Surviving lows is one of the hardest issues we deal with as Type 1 Diabetics. When our blood sugar goes low also known as having hypoglycemia we cannot think well, our brain goes kind of fuzzy and we don’t immediately know what’s going on with us. We feel bad but we don’t automatically know why we feel bad. We can be sweaty, have shaky hands, have a fast heartbeat, feel lightheaded, have trouble remembering things, feel hungry, all of the sudden feel faint, and many other alarming symptoms. It can be dangerous at times when you are operating a vehicle or heavy machinery walking or running or even most physical activity. It’s hard to have even a remotely normal life with blood sugar issues like this.
What causes low blood sugars you may ask? Well, any one of a myriad of things really, but mostly it is the result of too much insulin or an overcorrection of insulin. It could also be due to exercise, not eating enough, getting off schedule, or just being sick, or taking a new medication. Low blood sugar happens to every diabetic and the severity of the low can depend on if the patient can feel it coming on if they are familiar with the warning signs, how long they have had diabetes, how well controlled their numbers are, and if they live an active lifestyle or not. As you can see there are plenty of factors that can play a role in having a low and the severity of the low.
Prevention of a low could be as simple as following a strict schedule for eating times and doing your best to accurately carb count. It could be getting a continuous glucose monitor. (Which does not actually measure your glucose reading but your interstitial fluid.) It mainly helps you see what direction your blood sugar is trending. If it’s pointing down at 120 mg/dL you might need to eat something before you exercise or if it has been 3 hours since you ate, and your blood sugar is still over 200 mg/dL you know you probably need to take some insulin. It allows you more knowledge to make corrections in real-time so you can prevent highs and lows better. You could also get better control by your doctor adjusting your dosage or basal rates with more blood sugar data to go off. There are new insulin pumps as well that communicates with a CGM and adjust the amount of insulin needed to be based on what your numbers are. All of this could help prevent a low episode, but you won’t be able to stop a low every single time so its best to know your options and treatment methods.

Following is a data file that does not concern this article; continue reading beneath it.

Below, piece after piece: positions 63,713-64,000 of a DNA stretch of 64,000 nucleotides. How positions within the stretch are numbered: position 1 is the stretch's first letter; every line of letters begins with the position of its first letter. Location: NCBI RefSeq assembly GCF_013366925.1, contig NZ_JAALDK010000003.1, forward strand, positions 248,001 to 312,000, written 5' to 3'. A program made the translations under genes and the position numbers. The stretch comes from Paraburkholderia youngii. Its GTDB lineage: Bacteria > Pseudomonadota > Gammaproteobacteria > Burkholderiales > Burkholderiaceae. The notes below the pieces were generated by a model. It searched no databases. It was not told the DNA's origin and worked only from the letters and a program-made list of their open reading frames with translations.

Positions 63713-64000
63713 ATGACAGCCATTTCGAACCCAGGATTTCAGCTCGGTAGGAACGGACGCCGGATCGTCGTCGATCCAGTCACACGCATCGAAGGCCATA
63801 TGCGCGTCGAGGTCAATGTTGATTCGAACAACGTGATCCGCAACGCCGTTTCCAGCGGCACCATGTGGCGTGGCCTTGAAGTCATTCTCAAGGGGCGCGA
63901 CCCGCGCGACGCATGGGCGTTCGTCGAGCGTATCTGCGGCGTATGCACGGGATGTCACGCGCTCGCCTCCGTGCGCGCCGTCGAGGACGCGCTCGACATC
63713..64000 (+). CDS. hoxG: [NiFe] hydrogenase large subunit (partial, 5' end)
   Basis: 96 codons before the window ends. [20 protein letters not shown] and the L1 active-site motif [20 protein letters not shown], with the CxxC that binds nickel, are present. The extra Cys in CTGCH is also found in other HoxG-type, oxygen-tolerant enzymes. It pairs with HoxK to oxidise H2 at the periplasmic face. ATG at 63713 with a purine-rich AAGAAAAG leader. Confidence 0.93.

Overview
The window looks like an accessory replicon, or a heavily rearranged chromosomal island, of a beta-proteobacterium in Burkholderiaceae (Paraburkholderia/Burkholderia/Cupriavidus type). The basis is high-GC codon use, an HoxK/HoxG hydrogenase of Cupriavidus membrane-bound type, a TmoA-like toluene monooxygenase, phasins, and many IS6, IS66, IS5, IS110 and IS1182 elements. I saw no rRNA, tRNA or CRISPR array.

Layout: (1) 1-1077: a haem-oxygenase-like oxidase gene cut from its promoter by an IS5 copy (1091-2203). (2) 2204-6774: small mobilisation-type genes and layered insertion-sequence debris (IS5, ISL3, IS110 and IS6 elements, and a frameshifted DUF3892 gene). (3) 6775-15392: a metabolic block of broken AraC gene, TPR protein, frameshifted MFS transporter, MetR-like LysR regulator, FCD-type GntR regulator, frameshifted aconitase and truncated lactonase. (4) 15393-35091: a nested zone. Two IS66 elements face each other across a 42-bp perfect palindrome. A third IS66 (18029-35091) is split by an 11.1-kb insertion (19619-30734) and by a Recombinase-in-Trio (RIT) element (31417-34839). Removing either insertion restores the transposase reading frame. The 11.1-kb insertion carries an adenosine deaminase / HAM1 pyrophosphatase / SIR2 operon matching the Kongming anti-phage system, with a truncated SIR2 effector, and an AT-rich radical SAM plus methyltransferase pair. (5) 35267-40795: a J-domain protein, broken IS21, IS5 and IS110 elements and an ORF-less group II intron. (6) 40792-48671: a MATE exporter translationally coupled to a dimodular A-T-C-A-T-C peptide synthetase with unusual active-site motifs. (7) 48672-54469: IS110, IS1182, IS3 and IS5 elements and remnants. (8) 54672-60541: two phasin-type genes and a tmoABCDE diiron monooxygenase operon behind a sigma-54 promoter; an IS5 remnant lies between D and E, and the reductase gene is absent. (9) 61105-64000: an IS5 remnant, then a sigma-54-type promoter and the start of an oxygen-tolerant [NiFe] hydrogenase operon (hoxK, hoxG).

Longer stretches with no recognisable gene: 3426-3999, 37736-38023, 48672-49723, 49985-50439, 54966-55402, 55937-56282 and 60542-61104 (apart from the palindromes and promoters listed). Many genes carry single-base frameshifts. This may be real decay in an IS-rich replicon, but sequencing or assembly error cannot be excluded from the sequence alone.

As far as treatment goes it’s pretty simple, if you are below 80 mg/dL you are considered hypoglycemic and need to get glucose in your body. If you are still conscious the best way to treat it is by eating or drinking something with carbs. It could be juice or soda which gets my sugar up quickly but has to be measured very accurately or else you could drink too much and then be high. Glucose tabs are preferred by some, but I just can’t stand the taste/ texture. Something with carbs and protein is recommended because it will keep you stable for longer rather than just spike your numbers up just to crash later. There are several options to get you back up if you are not conscious or are refusing to accept treatment. First off is glucose gel. If the patient is passed out and unresponsive if you have glucose gel on hand rub on their gums. I will absorb into the bloodstream but may take a while. If there is one available, it is better to use a glucagon kit on someone who isn’t conscious, and they may need to go to the hospital or be taken by paramedics after. If they are combative and you physically can’t get them to take anything by mouth call the paramedics immediately. They may have to sedate them and them administer glucagon. It can be very scary in the moment because you have never seen them act this way before and they don’t mean to act aggressively. Low attacks are something you have to be very Intune with your body and constantly watch for signs or vigilantly check your numbers to avoid.
By: Miranda Montgomery (Type 1 diabetic for 20+ years) Admin for Type 1 Diabetes Support Group on Facebook with 13.3 K members